What to Do When You're Sick in China?

You may have heard that Chinese people like to drink hot water when they get sick, but when will they do more by going to the pharmacy or hospital? If someone is very sick or uncomfortable, they will go directly to the hospital. If it's only a cold, headache, or stomachache, Chinese people usually go to the pharmacy to buy medicine. If they don’t get better after taking medicine for a few days, then they will go to the hospital. Unlike in most western countries, Chinese people prefer big public hospitals instead of clinics or private hospitals because most of the best doctors work in public hospitals.

In Chinese hospitals, unless it's a life-threatening emergency, you need to pay a fee before seeing the doctor. The process of seeing a doctor generally goes like this:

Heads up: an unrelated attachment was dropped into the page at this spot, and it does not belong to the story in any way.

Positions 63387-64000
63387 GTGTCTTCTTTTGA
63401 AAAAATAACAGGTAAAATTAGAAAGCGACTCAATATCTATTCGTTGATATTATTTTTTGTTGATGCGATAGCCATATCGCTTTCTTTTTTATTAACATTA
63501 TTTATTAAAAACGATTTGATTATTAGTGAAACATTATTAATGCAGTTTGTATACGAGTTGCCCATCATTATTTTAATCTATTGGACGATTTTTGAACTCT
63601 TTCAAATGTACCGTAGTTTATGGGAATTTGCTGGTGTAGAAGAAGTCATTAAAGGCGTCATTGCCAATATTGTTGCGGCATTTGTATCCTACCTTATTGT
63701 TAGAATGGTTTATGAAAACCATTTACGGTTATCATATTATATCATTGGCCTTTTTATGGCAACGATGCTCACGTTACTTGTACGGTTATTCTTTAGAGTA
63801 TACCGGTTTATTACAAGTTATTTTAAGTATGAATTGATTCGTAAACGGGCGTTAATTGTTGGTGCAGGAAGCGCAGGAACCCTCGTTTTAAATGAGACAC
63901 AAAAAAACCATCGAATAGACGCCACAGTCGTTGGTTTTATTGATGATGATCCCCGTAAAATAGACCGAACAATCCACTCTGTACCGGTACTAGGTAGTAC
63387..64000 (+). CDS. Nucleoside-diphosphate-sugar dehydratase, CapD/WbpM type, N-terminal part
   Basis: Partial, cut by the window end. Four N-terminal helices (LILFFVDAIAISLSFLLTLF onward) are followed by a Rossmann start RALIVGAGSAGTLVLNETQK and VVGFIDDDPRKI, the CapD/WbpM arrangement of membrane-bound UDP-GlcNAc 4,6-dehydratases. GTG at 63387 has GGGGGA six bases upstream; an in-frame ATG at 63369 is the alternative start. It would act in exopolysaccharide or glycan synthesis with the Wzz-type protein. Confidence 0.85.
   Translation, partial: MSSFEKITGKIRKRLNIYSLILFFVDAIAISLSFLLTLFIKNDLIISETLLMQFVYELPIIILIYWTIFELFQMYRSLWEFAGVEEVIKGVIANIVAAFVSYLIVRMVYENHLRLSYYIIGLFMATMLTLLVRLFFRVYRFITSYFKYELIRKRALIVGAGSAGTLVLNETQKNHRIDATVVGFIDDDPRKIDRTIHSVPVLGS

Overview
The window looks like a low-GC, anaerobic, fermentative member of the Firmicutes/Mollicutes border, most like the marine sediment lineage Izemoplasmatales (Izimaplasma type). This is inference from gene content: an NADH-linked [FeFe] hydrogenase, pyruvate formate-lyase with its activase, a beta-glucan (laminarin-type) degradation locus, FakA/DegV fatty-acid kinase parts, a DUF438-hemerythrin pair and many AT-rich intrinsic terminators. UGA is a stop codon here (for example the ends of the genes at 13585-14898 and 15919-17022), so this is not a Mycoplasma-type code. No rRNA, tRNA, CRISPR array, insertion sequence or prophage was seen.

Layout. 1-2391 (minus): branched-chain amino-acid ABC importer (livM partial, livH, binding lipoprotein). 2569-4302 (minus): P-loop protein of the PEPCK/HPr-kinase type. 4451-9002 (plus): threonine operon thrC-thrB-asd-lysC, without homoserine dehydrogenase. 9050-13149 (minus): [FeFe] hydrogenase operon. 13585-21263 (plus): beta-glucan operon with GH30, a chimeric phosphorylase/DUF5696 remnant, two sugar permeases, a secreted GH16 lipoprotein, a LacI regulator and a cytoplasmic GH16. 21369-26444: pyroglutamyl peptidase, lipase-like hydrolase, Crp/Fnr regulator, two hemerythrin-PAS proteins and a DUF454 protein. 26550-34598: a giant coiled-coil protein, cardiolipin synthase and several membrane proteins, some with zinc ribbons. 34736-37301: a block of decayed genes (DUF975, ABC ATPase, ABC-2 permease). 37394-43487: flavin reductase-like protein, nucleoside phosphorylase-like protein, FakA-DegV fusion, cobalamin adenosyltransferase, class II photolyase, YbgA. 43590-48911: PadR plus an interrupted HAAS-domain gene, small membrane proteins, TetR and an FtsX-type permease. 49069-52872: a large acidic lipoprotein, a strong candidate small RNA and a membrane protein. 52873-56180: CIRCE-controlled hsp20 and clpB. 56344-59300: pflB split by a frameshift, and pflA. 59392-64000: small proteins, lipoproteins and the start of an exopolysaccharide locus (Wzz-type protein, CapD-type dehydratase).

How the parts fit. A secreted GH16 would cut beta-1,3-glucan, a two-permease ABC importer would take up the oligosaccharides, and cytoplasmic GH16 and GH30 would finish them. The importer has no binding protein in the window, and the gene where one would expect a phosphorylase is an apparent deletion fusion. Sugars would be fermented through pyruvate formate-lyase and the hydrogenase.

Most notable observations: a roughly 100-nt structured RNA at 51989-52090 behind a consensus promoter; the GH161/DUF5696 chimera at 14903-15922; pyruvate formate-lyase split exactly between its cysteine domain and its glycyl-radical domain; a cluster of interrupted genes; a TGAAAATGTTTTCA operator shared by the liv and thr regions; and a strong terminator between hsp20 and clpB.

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  1. pay the registration fee
  2. get a diagnosis
  3. pay for medicine
  4. pick up medicine

Nowadays, more and more hospitals allow people to register or make an appointment online. If the hospital doesn’t allow online registration, you need to get there very early and wait in line. The registration fee differs depending on the services and doctors required. The less expensive doctors are only a few RMB; while more qualified doctors might charge several hundred RMB.

At the registration desk, Chinese people present their medical insurance card and medical records. It is the responsibility of the patient to hold on to their own medical records which the doctor will fill out during the consultation. This way, the next time the patient goes to the hospital, another doctor can easily review the patient's history no matter which hospital they went to last time.

After registration, the patient can go see the doctor but might have to wait outside the examination room if there are a lot of people. Then the doctor gives a diagnosis and possibly prescribes medicine which the patient can buy at the hospital or any pharmacy.


This article is part of our new online Chinese course. An efficient way to learn Chinese language for working and living in China.